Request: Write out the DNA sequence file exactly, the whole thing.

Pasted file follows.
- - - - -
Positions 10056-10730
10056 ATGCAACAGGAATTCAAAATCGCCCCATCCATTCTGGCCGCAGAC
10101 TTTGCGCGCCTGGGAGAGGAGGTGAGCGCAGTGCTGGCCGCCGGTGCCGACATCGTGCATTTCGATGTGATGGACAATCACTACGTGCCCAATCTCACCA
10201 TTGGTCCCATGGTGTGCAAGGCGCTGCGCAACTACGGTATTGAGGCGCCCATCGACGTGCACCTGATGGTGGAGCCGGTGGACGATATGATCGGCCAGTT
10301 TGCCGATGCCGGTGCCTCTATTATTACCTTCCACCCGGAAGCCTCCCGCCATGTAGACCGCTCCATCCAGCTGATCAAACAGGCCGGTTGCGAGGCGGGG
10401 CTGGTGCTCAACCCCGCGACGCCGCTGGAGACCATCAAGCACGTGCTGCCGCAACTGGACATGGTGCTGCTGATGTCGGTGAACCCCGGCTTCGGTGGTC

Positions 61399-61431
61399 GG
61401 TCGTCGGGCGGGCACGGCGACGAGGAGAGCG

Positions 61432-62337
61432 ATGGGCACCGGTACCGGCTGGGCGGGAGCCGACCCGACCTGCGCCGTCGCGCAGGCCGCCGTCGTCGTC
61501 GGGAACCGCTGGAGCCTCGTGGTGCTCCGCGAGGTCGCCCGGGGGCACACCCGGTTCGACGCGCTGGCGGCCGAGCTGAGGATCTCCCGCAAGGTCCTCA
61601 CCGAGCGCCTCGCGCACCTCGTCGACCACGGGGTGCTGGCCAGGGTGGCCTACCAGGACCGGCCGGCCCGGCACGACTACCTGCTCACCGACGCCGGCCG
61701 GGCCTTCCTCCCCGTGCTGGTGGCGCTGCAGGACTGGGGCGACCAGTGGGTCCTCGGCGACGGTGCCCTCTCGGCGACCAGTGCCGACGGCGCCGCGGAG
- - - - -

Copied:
Positions 10056-10730
10056 ATGCAACAGGAATTCAAAATCGCCCCATCCATTCTGGCCGCAGAC
10101 TTTGCGCGCCTGGGAGAGGAGGTGAGCGCAGTGCTGGCCGCCGGTGCCGACATCGTGCATTTCGATGTGATGGACAATCACTACGTGCCCAATCTCACCA
10201 TTGGTCCCATGGTGTGCAAGGCGCTGCGCAACTACGGTATTGAGGCGCCCATCGACGTGCACCTGATGGTGGAGCCGGTGGACGATATGATCGGCCAGTT
10301 TGCCGATGCCGGTGCCTCTATTATTACCTTCCACCCGGAAGCCTCCCGCCATGTAGACCGCTCCATCCAGCTGATCAAACAGGCCGGTTGCGAGGCGGGG
10401 CTGGTGCTCAACCCCGCGACGCCGCTGGAGACCATCAAGCACGTGCTGCCGCAACTGGACATGGTGCTGCTGATGTCGGTGAACCCCGGCTTCGGTGGTC

Positions 61399-61431
61399 GG
61401 TCGTCGGGCGGGCACGGCGACGAGGAGAGCG

Positions 61432-62337
61432 ATGGGCACCGGTACCGGCTGGGCGGGAGCCGACCCGACCTGCGCCGTCGCGCAGGCCGCCGTCGTCGTC
61501 GGGAACCGCTGGAGCCTCGTGGTGCTCCGCGAGGTCGCCCGGGGGCACACCCGGTTCGACGCGCTGGCGGCCGAGCTGAGGATCTCCCGCAAGGTCCTCA
61601 CCGAGCGCCTCGCGCACCTCGTCGACCACGGGGTGCTGGCCAGGGTGGCCTACCAGGACCGGCCGGCCCGGCACGACTACCTGCTCACCGACGCCGGCCG
61701 GGCCTTCCTCCCCGTGCTGGTGGCGCTGCAGGACTGGGGCGACCAGTGGGTCCTCGGCGACGGTGCCCTCTCGGCGACCAGTGCCGACGGCGCCGCGGAG